Michael Kors Commits To Going Fur-Free In 2018

by: Well Made Clothes Staff | 3 years ago | News

Image: Michael Kors. Image source.

As luxury fashion continues to slowly embrace more responsible production processes, Michael Kors has become the latest designer to commit to going fur-free. Last week the American brand announced that it will no longer use animal fur in its products, with production officially being phased out by the end of December 2018. Since the label also has a stake in brands such as Jimmy Choo, the new policy will apply companywide.  

Which comes as quite a dramatic departure for Michael Kors – a brand that has frequently sent fur coats down the runway in the past. But it represents part of a broader cultural shift that’s happening right now throughout the fashion industry. “This decision marks a new chapter as our company continues to evolve its use of innovative materials,” Michael Kors’ chairman and chief executive John D. Idol said in a statement. To which the designer himself added: “due to technological advances in fabrications, we now have the ability to create a luxe aesthetic using non-animal fur. We will showcase these new techniques in our upcoming runway show in February.”

This latest announcement follows similar moves by the likes of Gucci, Calvin Klein, Ralph Lauren, Tommy Hilfiger and Armani, which have all recently gone fur-free as well. Meanwhile, retailers like Selfridges, Yoox and Net-a-Porter steer clear of selling fur items as well. But despite these efforts, the use of fur still prevails in fashion. According to the Fur Information Council of America spokesperson Keith Kaplan, "nearly 70 percent of major designers included fur in their Autumn/Winter 2017 collections."

“In the pre-Fall 2018 showings currently underway, fur continues to maintain a major presence, because innovative new techniques in fur processing and production allow designers a breadth of creative possibilities unmatched by any other textile,” continued Kaplan. “Designers and consumers also recognise the value of fur as a natural and sustainable product, as well as the artisanal craft skills that make each fur piece unique, [which is] especially important as consumers become more aware of the environmental and social costs of mass-produced fast fashion."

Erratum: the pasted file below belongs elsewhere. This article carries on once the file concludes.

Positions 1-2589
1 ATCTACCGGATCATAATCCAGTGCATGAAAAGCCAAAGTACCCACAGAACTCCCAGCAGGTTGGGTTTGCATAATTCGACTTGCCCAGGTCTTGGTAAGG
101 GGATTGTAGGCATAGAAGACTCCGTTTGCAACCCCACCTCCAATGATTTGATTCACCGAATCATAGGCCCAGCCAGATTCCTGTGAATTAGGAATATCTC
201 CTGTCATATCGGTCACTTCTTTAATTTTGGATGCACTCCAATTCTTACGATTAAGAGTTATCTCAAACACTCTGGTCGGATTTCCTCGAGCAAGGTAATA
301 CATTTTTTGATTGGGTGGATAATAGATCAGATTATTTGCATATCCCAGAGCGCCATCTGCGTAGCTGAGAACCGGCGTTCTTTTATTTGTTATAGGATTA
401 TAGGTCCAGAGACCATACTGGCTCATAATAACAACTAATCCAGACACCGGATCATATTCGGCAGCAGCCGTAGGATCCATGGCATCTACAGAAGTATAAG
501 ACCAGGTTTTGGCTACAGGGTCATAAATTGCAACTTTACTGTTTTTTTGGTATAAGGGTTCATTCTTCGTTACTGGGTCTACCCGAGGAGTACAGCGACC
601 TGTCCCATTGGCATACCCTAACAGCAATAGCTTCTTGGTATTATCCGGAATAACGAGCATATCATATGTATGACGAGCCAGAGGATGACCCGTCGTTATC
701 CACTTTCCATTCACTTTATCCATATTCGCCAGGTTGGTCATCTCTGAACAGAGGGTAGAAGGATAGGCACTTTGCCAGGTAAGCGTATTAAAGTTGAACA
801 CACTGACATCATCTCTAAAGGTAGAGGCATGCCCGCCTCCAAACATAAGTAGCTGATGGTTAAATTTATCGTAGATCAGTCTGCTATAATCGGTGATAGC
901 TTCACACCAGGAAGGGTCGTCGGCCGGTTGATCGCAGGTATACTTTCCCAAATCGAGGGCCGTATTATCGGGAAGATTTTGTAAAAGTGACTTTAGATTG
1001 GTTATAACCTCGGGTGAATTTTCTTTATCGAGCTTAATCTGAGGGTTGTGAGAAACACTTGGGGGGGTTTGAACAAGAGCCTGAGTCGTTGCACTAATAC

So perhaps it will take more than a few brands to really tip the fashion industry balance away from using real fur, then. The Humane Society of the United States (HSUS) is the organisation that worked with Michael Kors on the company's new fur-free policy. And HSUS’s senior manager of fashion policy PJ Smith explained that “today’s consumers want fashionable, luxurious clothing and accessories that also align with their social values and Michael Kors’ fur-free move makes it a leader in that regard.” But the company hasn’t always been looked upon in such a favourable light, of course.

In fact, earlier this year, protestors interrupted the designer’s speech at New York’s Metropolitan Museum of Art, chanting and playing the sounds of animals being killed for fur, which caused the event to be temporarily shut down. What the brand's responsive action demonstrates, then, is that there is great power in the collective voice and in holding your favourite brands to account when it comes to responsible production processes.

Via Business of Fashion


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